The Super Bowl-winning Gruden was a Monday Night Football analyst in 2011 when he sent an email that, as The Wall Street Journal revealed Friday, used a racist trope to describe NFL Players Association president DeMaurice Smith, who is Black. “Dumboriss Smith has lips the size of michellin tires," Gruden wrote in the email. Gruden later apologized. On Monday evening, just as Monday Night Football was about to kick off, The New York Times reported that from 2011 to 2018, Gruden sent emails calling NFL commissioner Roger Goodell as a “f*ggot” and a “clueless anti football p*ssy" and used the word "queers" in response to Michael Sam being drafted as the first openly gay player in NFL history. Gruden also denounced the emergence of women as referees. The homophobic comments emerged months after Gruden expressed support for Raiders player Carl Nassib, who last month became the first openly gay player to play in a regular season NFL game. Gruden's emails were mostly sent to then-Washington Redskins general manager Bruce Allen, his close friend and former colleague. They were uncovered as part of a probe of 650,000 emails investigating allegations of workplace misconduct in the offices of the now-Washington Football Team. Gruden resigned in the fourth season of a $100 million, 10-year contract. He had a 22-31 record in his second stint as Raiders head coach. As The Athletic's Marcus Thompson III points out, Gruden betrayed the Raiders’ legacy of respect and inclusion. The Raiders hired the first Black head coach in NFL history, the second Latino head coach and the first woman as CEO, as well as having the aforementioned first openly gay player to be part of the regular roster.
ESPN has yet to respond to Jon Gruden's newly revealed emails: "Got to think a statement from ESPN is coming at some point in the second half. They’ve definitely glossed over the fact that this behavior was mostly during his tenure at ESPN," tweeted Awful Announcing. Before Gruden's resignation, ESPN did say in reaction to the DeMaurice comment: "The comments are clearly repugnant under any circumstance." Gruden worked on Monday Night Football from 2009 to 2017.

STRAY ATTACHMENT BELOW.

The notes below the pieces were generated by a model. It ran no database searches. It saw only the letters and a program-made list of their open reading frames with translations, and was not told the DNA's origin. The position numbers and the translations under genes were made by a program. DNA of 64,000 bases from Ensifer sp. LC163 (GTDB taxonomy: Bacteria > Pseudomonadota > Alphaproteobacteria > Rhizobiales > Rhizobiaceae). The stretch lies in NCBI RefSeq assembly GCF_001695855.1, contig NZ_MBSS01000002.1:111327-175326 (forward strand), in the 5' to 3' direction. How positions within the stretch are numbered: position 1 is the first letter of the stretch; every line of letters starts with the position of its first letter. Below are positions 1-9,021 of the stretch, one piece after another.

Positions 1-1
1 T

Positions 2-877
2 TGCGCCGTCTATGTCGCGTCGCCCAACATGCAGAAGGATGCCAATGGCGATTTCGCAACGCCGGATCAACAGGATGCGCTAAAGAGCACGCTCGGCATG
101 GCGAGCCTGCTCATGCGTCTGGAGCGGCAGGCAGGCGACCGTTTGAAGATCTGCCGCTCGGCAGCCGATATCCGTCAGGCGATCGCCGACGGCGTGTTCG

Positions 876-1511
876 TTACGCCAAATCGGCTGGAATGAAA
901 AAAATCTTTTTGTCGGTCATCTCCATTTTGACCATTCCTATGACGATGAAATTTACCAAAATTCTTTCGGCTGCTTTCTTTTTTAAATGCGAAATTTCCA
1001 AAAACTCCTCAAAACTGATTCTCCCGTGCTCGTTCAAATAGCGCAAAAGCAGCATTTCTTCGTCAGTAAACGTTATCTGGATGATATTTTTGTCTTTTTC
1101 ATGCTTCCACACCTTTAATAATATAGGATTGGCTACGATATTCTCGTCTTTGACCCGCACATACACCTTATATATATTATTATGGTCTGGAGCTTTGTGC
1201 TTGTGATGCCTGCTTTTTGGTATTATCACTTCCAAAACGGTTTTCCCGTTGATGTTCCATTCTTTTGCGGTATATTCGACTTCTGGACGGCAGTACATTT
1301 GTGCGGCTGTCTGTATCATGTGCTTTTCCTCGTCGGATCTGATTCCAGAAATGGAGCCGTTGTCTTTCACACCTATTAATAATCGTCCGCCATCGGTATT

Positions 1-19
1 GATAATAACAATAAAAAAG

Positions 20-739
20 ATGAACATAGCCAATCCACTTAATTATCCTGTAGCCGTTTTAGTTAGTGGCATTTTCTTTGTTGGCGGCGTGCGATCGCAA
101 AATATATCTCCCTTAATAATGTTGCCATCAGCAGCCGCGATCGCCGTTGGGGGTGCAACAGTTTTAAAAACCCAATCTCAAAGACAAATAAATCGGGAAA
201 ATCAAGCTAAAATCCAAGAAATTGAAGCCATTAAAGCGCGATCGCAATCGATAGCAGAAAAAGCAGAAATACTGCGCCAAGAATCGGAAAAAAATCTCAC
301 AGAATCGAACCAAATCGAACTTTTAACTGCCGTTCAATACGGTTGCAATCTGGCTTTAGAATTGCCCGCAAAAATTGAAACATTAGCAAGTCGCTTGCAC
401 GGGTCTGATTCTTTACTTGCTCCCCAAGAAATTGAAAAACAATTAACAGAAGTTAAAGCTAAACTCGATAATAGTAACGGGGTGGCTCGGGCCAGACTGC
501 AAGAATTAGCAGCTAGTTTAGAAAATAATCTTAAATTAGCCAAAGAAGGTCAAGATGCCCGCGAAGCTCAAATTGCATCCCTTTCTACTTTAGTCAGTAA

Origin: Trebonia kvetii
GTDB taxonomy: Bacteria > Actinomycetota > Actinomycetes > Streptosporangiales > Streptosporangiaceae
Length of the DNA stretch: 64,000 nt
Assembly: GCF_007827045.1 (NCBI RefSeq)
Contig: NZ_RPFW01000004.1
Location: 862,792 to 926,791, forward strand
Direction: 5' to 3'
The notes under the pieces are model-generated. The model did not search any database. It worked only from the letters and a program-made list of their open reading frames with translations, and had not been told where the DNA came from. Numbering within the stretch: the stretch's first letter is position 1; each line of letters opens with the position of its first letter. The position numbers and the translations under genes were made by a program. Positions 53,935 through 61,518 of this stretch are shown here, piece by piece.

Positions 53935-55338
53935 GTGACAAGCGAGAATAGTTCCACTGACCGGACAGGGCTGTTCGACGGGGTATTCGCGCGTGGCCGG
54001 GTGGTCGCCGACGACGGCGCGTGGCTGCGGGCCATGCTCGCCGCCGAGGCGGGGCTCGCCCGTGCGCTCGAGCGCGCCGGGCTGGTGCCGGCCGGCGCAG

NBC Sports' Mike Tirico and Tony Dungy criticized for defending Jon Gruden over his racist remark: During NBC's Football Night in America, Tirico, who worked with Gruden in the Monday Night Football booth, when he sent the racist email, and Dungy, who was replaced by Gruden as Tampa Bay Buccaneers head coach after the 2002 season, defended Gruden. “I was with Jon at that time,” Tirico said. “Seven years as my partner on Monday Night Football. I probably know Jon better than anybody in the league on a personal level. He said it right, he was ashamed by the comments in the email. The comments in the email are wrong.” Dungy added: “He said that it wasn’t racial, he was making a comment about DeMaurice Smith, and he basically attacked his character. I will accept that and just say it was an immature way to do it. It wasn’t the right way to do it. But it was 10 years ago. And I’m not going to chalk everything up to racism. I think we accept his apology, move forward and move on.” Following Gruden's resignation, both Tirico and Dungy faced criticism on Twitter for being quick to defend Gruden. As former NFL player turned football blogger Stephen White put it: "There was literally no reason for Dungy nor Tirico to try to shield Gruden last night. That was a choice. And one that is rightfully gonna bite them both in the a**."